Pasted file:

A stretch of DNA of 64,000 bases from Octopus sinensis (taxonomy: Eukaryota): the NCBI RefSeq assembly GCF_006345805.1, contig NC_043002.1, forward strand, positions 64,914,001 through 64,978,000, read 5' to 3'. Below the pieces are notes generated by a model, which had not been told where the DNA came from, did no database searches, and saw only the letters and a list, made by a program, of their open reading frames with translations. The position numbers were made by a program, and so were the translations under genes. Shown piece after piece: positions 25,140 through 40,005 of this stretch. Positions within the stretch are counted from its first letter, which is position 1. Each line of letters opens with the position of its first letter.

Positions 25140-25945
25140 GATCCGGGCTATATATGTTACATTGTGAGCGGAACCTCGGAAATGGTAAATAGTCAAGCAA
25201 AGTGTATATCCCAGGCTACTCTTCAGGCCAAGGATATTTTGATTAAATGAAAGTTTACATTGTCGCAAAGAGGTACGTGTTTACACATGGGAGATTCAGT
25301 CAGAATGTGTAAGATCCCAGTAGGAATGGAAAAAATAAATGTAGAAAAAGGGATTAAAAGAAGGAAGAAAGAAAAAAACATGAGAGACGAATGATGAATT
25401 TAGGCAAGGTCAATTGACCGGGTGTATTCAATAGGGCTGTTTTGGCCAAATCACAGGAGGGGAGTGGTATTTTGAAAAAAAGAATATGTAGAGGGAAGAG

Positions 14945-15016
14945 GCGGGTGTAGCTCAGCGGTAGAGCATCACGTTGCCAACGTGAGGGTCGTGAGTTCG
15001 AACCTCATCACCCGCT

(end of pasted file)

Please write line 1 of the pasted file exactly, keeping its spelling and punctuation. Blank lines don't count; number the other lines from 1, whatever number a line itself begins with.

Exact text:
A stretch of DNA of 64,000 bases from Octopus sinensis (taxonomy: Eukaryota): the NCBI RefSeq assembly GCF_006345805.1, contig NC_043002.1, forward strand, positions 64,914,001 through 64,978,000, read 5' to 3'. Below the pieces are notes generated by a model, which had not been told where the DNA came from, did no database searches, and saw only the letters and a list, made by a program, of their open reading frames with translations. The position numbers were made by a program, and so were the translations under genes. Shown piece after piece: positions 25,140 through 40,005 of this stretch. Positions within the stretch are counted from its first letter, which is position 1. Each line of letters opens with the position of its first letter.